Part 9 of The Library Chronicles
First off, I want to apologize for the almost one month gap between episodes. I meant to get it done weeks earlier, but other things kept cropping up to prevent me from writing it. That said, we continue with part 10 of The Library Chronicles.
So when I showed up at the library/historical society to pick up the newspaper(s) in question, I would be given a brief list on what we (meaning the Library) could do or not do with/to the newspapers. What follows is a few typical examples of what we weren't allowed to do, and how we were able to get around that particular issue (or not get around).
Warning: Don't read this if you're in the house and there's fantastic weather outside. Go grab some down time for yourself. Go on, scoot! Good grief, there's a millions things to do outside in the fantastic weather! Like taking your laptop outside and reading my blog, for example.
1} No flattening of the newspaper with things like a press or an iron. Sometimes we would get newspapers, that due to the stupid storage conditions inflicted on it, would have a brown crease at the fold so severe that you could use it to clean your fingernails with. Which in turn would create a "shadow" on the microfilm and make the text unreadable. The way that was usually fixed was to spray water on the fold and either use an iron to flatten it or stick it in a ginormous press. When we weren't allowed to do that, we instead used to a humidifier to relax the fibers, then covered the paper with black newsprint and place weights on them (usually bricks) to flatten the paper. Sometimes it work, sometimes it didn't. When it didn't, we stuck the paper in something called Mylar.
2} Repair using only archival tape. To repair holes, tears, etc., we usually used regular scotch tape. It's effective and gets the job done. We simply slap a couple of pieces on, use a herring bone to get rid of the shine, and viola', she is done. However, when this type of restriction was put on us, we took out the archival tape (specifically Filmoplast brand) to make the needed repairs. It was slow and very meticulous work, designed to slow the process down and it forced you only to make critical repairs, as opposed to the wholesale repairs that were normally done.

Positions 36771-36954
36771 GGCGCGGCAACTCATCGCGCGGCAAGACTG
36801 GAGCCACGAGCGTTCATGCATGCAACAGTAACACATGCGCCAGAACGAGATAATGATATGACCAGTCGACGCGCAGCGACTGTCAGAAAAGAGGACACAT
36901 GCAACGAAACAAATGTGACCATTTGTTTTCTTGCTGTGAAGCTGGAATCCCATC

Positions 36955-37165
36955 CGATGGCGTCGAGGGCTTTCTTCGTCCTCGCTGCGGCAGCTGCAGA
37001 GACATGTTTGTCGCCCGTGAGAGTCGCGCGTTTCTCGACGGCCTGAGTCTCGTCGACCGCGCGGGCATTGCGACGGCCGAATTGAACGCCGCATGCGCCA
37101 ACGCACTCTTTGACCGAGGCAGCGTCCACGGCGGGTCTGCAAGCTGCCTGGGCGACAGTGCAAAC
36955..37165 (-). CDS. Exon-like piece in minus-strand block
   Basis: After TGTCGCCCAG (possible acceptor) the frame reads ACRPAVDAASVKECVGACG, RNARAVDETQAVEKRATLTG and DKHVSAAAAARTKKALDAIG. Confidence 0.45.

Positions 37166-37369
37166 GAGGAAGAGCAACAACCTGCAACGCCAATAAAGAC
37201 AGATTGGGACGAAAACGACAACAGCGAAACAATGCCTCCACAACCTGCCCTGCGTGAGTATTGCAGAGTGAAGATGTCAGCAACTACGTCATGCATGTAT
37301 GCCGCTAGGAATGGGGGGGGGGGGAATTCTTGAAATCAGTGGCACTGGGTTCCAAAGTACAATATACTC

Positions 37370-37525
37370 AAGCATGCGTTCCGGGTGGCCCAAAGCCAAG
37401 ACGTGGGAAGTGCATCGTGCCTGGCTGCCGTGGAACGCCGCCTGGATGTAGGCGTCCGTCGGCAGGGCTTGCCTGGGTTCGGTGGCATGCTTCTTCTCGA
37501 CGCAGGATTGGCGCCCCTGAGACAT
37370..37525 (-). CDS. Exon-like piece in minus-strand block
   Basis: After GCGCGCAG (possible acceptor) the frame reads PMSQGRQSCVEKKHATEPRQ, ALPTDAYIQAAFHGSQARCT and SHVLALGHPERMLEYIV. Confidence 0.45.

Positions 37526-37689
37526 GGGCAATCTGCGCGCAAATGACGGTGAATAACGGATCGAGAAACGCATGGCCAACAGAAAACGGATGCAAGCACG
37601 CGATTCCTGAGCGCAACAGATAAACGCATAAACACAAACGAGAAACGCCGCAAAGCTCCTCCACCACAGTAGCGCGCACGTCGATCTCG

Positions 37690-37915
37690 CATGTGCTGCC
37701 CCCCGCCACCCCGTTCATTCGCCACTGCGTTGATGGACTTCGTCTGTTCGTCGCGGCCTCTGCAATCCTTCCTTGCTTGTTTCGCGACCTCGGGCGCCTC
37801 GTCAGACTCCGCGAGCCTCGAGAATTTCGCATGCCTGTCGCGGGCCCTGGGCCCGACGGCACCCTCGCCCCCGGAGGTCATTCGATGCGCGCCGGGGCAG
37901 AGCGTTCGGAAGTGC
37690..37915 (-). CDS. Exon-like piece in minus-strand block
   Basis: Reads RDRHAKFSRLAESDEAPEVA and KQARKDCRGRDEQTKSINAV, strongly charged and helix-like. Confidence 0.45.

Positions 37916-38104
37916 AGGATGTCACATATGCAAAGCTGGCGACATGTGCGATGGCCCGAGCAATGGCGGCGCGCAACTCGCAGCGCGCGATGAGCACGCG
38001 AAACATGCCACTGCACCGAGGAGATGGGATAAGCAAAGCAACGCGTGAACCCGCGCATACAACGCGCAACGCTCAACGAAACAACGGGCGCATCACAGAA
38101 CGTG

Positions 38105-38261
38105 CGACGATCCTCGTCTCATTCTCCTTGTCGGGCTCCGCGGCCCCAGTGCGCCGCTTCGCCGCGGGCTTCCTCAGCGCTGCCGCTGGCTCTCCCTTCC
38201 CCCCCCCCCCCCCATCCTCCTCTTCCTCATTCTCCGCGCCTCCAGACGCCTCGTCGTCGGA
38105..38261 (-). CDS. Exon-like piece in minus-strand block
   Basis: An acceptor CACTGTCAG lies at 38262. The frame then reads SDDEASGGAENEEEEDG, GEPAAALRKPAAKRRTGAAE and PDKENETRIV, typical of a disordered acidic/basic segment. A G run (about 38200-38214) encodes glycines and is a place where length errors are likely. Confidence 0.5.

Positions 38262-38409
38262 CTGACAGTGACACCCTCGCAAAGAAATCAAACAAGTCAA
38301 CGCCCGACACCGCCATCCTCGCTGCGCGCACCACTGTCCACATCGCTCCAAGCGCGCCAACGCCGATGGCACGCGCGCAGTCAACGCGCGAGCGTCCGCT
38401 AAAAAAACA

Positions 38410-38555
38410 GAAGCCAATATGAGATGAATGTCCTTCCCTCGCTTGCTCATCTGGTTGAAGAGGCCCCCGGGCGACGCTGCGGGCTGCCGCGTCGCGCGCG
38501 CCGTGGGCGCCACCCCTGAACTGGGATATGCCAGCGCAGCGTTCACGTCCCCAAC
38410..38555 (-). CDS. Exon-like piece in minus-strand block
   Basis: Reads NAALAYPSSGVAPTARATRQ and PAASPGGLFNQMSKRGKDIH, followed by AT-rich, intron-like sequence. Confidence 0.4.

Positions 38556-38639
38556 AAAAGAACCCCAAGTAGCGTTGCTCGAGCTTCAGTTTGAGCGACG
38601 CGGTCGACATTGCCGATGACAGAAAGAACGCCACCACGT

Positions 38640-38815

3} No repairs. This restriction frequently caused us the most problems. This invariably was forced on us by the owners of newspapers that, due to incredibly bad storage techniques, needed it the most. It was weird correlation (Murphy's Law for the Library) that the more poorer the condition of the newspaper, the more restrictions that were put on us. Like fixing the poor example of the newspaper would somehow make it worse if we actually prolonged its life. The one real way around it was to the wrap the damaged newspaper in blank newsprint. There was really one time that I can recall in which we actually returned to a myopic historical society there precious newspaper (which we really did need for filming), because the restriction of not repairing their seriously deteriorating newspaper was unworkable.
4} No cutting of the newspaper. Now this wasn't much of a problem as you might think. Usually we would chop the newspaper down the middle to separate the pages. When this restriction was presented to us, we did a simple page count and boxed the newspaper accordingly.
We had other types restrictions placed on us from time to time, but for the most part, these were our four major headaches that we frequently dealt with.
Up next: The fine art of microfilming.